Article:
The Binding of Isaac: A New Generation Horror Game

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By: Emilia Azure <3

The Binding of Isaac was released a few weeks ago and its popularity has been growing ever since. It’s a small indie game by Edmund McMillen and Florian Himsl that gained notoriety by being part of the Humble Indie Bundles. Since then, it’s created a thriving wiki and attracted horror lovers from all-around.

The cover art for The Binding of Isaac's soundtrack

You see this? It Gets Worse.

The plot is really simple. Isaac’s mother gets a call from God to kill her son. He then drops through a trapdoor to the basement and goes through a set of nightmarish, hellish dungeons. That’s all you need to know; that’s really all you ever know. The game is tight-lipped about what it may possibly mean and it’s proud of it. The Binding of Isaac has one of those stories that just begs for players to think about the game hours after they finish playing.

The game’s controls are the standard WASD and arrow keys, though they offer joystick controls and an AZERTY keybinding for those who prefer them. Its display, control, and music output controls are varied and are incredibly accommodating for every computer setup. And speaking of displays and music: the graphics are stylized to be gritty, bare, and simultaneously cute and hellish; the soundtrack energizes you, mellows you out, and terrifies you — sometimes all at the same time — and the music always changes, depending on what room you happen to occupy.

These controls are very deceptively simple; the game itself is hard in the old-school sense, unlike many mainstream games out currently. You will die and you will die often. It takes a ridiculous amount of concentration and dexterity to get good enough at the game to make it past the first two basement floors. But then again, that’s what makes The Binding of Isaac memorable: you actually feel proud whenever you reach a new milestone: when you beat Mom, when you conquer her womb and beat her heart, etc.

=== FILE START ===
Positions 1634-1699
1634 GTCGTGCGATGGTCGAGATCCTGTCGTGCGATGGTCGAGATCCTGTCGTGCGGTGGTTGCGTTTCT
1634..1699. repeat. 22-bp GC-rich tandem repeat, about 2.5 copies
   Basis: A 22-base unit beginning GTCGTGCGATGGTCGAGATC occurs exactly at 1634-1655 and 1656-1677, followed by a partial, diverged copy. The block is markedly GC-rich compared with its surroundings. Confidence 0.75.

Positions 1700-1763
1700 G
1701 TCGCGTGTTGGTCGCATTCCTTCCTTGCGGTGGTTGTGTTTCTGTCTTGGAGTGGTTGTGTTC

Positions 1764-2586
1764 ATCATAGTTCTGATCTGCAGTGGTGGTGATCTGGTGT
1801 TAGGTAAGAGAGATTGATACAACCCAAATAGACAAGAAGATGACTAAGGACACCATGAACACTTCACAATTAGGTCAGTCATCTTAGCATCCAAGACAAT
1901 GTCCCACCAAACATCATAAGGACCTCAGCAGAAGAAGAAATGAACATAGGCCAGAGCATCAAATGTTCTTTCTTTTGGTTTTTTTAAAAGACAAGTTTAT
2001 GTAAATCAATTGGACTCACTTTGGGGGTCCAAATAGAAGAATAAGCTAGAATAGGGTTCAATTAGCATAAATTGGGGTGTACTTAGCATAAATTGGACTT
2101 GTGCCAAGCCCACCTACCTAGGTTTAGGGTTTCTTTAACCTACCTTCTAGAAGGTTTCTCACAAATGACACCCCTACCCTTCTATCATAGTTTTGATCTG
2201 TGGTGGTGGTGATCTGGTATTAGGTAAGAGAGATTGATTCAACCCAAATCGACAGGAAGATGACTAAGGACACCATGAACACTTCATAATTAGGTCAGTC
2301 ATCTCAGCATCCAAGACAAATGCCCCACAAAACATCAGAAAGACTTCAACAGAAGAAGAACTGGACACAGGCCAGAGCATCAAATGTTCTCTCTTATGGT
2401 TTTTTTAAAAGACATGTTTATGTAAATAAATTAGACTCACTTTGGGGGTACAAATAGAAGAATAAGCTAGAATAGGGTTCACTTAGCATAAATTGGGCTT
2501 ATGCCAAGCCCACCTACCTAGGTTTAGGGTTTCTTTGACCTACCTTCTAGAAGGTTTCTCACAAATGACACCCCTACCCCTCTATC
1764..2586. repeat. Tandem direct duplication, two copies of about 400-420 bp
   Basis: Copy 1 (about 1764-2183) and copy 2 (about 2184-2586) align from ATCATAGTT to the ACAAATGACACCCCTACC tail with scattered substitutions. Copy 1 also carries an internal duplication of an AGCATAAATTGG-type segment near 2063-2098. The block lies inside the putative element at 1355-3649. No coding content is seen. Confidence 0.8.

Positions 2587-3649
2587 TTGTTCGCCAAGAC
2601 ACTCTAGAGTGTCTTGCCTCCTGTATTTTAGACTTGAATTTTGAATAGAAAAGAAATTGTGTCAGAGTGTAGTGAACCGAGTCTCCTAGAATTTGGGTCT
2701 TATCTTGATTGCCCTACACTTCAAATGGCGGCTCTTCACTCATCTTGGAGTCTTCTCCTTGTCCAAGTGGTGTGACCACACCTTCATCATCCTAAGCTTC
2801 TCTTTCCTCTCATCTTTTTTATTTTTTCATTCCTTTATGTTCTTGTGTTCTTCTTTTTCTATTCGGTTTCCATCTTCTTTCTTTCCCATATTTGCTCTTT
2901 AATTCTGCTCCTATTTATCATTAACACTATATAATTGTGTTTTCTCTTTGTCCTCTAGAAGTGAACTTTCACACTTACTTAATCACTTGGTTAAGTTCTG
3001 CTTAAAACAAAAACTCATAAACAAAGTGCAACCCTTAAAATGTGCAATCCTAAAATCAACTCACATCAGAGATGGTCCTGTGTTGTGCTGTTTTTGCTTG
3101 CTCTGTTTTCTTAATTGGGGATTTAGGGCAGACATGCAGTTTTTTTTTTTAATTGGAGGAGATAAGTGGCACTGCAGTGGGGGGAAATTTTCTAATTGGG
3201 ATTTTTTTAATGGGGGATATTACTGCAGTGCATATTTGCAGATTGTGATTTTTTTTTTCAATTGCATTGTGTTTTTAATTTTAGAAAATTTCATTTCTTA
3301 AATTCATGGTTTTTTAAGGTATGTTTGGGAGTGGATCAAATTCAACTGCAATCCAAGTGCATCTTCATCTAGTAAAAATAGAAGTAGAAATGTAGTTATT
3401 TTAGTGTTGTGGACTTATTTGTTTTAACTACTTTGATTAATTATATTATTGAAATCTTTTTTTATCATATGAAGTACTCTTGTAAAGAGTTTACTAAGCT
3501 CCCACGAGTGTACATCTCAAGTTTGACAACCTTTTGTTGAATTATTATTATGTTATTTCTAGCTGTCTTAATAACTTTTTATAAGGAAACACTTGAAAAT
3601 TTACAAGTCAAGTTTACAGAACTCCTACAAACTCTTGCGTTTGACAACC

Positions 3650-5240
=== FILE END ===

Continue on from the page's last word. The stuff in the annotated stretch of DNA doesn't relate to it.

…I swear, that sentence will make sense once you start playing. The enemies are fast, furious, and disturbing to look at. Even worse, they become more and more gruesome as Isaac goes farther down the dungeons. This makes the psychological and gruesome horror that the game beget a separate hurdle to overcome.

As to the necessary appeals to authority: Metacritic gives it an 83 of 100 (77 by the fans) and the Indie Game Magazine gives it an 85. I would personally rate it at the low nineties, but that’s my own opinion. Take it or leave it as you wish.

There are very few flaws with the game. The controls get glitchy while pulling off more complicated moves. The game has a perma-death system: die and you start over with none of your items; the game also has a ginormous learning curve. But then again… those can also be perks if you’re a thrill-seeker.

The other notable pothole would come in if you believe strongly in one of the Abrahamic faiths. The Binding of Isaac makes many references to biblical aspects and religious ‘pop culture’: the seven deadly sins and the four horsemen of the apocalypse and the headless horseman are all bosses to fight; the bible is a weapon in the game that kills Mom and her heart in one shot; pentagrams, pacts with the devil, the book of sins, brimstone all make you stronger; references to Isaac’s abusive and traumatizing childhood abound. It’s not a game for those bothered by religious criticism or those who are triggered by depictions of abuse.

All in all, the game is five bucks on Steam. It doesn’t promise anything but a thrilling and terrifying game experience and it definitely delivers. For an indie game, it’s beautifully done and that’s saying something. Give it a try and let your dark side come out. I’ll see you in the dungeons~

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